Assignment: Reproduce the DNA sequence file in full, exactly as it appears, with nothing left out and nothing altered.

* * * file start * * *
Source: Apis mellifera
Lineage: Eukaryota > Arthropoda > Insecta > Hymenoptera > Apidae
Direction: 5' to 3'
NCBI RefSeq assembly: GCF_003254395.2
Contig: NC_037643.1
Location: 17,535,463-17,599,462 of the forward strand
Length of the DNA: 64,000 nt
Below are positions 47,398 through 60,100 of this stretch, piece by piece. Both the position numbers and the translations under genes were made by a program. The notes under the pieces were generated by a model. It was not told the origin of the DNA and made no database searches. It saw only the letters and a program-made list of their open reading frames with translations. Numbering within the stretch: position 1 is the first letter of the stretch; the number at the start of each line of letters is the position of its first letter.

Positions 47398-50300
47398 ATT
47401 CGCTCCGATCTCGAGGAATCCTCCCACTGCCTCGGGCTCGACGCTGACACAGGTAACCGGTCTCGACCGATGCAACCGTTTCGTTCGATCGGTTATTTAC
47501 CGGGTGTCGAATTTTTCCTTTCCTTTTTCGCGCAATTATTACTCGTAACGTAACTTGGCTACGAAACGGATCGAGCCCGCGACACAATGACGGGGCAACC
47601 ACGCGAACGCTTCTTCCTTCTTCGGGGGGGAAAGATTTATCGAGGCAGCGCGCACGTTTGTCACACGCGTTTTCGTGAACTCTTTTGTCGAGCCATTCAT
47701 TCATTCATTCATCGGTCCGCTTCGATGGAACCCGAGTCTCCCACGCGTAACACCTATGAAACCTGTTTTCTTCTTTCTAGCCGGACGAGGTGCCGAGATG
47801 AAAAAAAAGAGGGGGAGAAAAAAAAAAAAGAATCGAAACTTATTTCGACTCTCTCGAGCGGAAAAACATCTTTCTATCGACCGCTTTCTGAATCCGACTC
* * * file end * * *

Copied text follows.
Source: Apis mellifera
Lineage: Eukaryota > Arthropoda > Insecta > Hymenoptera > Apidae
Direction: 5' to 3'
NCBI RefSeq assembly: GCF_003254395.2
Contig: NC_037643.1
Location: 17,535,463-17,599,462 of the forward strand
Length of the DNA: 64,000 nt
Below are positions 47,398 through 60,100 of this stretch, piece by piece. Both the position numbers and the translations under genes were made by a program. The notes under the pieces were generated by a model. It was not told the origin of the DNA and made no database searches. It saw only the letters and a program-made list of their open reading frames with translations. Numbering within the stretch: position 1 is the first letter of the stretch; the number at the start of each line of letters is the position of its first letter.

Positions 47398-50300
47398 ATT
47401 CGCTCCGATCTCGAGGAATCCTCCCACTGCCTCGGGCTCGACGCTGACACAGGTAACCGGTCTCGACCGATGCAACCGTTTCGTTCGATCGGTTATTTAC
47501 CGGGTGTCGAATTTTTCCTTTCCTTTTTCGCGCAATTATTACTCGTAACGTAACTTGGCTACGAAACGGATCGAGCCCGCGACACAATGACGGGGCAACC
47601 ACGCGAACGCTTCTTCCTTCTTCGGGGGGGAAAGATTTATCGAGGCAGCGCGCACGTTTGTCACACGCGTTTTCGTGAACTCTTTTGTCGAGCCATTCAT
47701 TCATTCATTCATCGGTCCGCTTCGATGGAACCCGAGTCTCCCACGCGTAACACCTATGAAACCTGTTTTCTTCTTTCTAGCCGGACGAGGTGCCGAGATG
47801 AAAAAAAAGAGGGGGAGAAAAAAAAAAAAGAATCGAAACTTATTTCGACTCTCTCGAGCGGAAAAACATCTTTCTATCGACCGCTTTCTGAATCCGACTC